The antedote to hate is not peace, but love. Hate comes from fear, love comes from hope. I believe if we each made a decision to begin with love we would change the world.

The simple things, like letting the small things go. Standing up for what you believe. Speaking out for injustice. Supporting people who may not have a lot of support. Doing the right thing, even if it’s not the popular thing. Listening to the opinions of others.

Something awesome happens when you spend time with people who don’t share your opinions…you are either strengthened in your opinion or you learn something. Both are beneficial. And both prevent us from stagnating.

Death is part of life, and remembrance is an act of love. Lets be those who remember and live in place of love. It’s a simple thing, but oh so worthwhile.

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Tomorrow is our annual All Soul’s service of Healing and Anointing.  It’s traditionally a smaller crowd of people who gather to share in the pain of loss.  My homilies are generally not titled, and yet for this service, I find it necessary to title them.  This year’s title is “So, now what”? and it’s aim is to those who have suffered a significant loss, have lived without that person in their lives and are wondering “now what”?

My dad died on the 12th of June and we are still, very much, in our first year of anniversaries and events where he’s not with us in person.  It’s difficult.  It sucks.  And sometimes I simply boycott that event, like Father’s Day this year.  Acknowledged it to my husband and my brother and that was it.  I just couldn’t.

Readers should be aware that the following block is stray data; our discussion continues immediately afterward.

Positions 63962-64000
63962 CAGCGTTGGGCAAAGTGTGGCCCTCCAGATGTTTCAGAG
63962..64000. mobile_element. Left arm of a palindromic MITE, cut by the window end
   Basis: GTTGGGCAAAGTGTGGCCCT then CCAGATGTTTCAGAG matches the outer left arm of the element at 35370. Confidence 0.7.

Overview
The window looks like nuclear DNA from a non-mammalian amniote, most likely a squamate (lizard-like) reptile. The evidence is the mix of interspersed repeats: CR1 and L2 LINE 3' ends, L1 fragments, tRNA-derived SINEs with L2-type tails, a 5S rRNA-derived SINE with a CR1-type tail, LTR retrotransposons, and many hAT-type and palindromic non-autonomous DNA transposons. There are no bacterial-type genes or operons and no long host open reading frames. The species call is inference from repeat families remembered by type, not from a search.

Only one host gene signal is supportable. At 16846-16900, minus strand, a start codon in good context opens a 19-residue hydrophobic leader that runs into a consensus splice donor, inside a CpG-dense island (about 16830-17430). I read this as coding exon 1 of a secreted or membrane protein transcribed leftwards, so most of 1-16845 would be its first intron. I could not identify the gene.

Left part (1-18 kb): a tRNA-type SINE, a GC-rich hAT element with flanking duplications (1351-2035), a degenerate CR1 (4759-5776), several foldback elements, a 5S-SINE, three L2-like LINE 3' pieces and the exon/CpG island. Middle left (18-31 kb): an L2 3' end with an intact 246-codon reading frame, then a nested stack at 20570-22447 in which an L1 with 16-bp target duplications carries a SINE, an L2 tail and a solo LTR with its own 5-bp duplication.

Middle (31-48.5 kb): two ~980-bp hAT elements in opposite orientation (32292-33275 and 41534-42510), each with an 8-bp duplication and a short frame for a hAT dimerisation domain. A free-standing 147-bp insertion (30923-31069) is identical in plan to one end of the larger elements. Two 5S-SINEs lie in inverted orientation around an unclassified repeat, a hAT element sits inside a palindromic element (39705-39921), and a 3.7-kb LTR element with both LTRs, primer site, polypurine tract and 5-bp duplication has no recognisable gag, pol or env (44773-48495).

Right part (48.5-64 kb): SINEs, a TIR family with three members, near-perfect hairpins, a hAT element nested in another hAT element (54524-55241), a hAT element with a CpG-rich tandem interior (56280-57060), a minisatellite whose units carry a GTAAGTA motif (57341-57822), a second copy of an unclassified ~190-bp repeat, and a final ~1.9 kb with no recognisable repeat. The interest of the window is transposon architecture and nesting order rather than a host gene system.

This year’s All Soul’s service will take on a whole new meaning for me.  I’ve lived through significant losses, but never the loss of a parent…until this year.  So my words are taking on a whole new level of understanding and, to be honest, a whole new level of stress.  I want to be, I need to be, an authentic presence.  And it was my dad who taught me that.

And so, when I gather with the few who are looking for answers that I can’t give them, I will draw strength from the One Who Created Us, Who Sustains Us and Who Loves Us, more than any other.

And that will be enough.

So, now what?  Well, life.  It will happen whether we are ready for it or not.